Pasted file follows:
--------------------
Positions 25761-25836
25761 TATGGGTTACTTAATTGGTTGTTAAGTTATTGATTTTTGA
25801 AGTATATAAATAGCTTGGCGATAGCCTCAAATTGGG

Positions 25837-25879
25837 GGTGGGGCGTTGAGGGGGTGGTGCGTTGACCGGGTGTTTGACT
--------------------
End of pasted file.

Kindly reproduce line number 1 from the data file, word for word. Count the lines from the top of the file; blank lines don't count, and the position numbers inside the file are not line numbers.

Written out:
Positions 25761-25836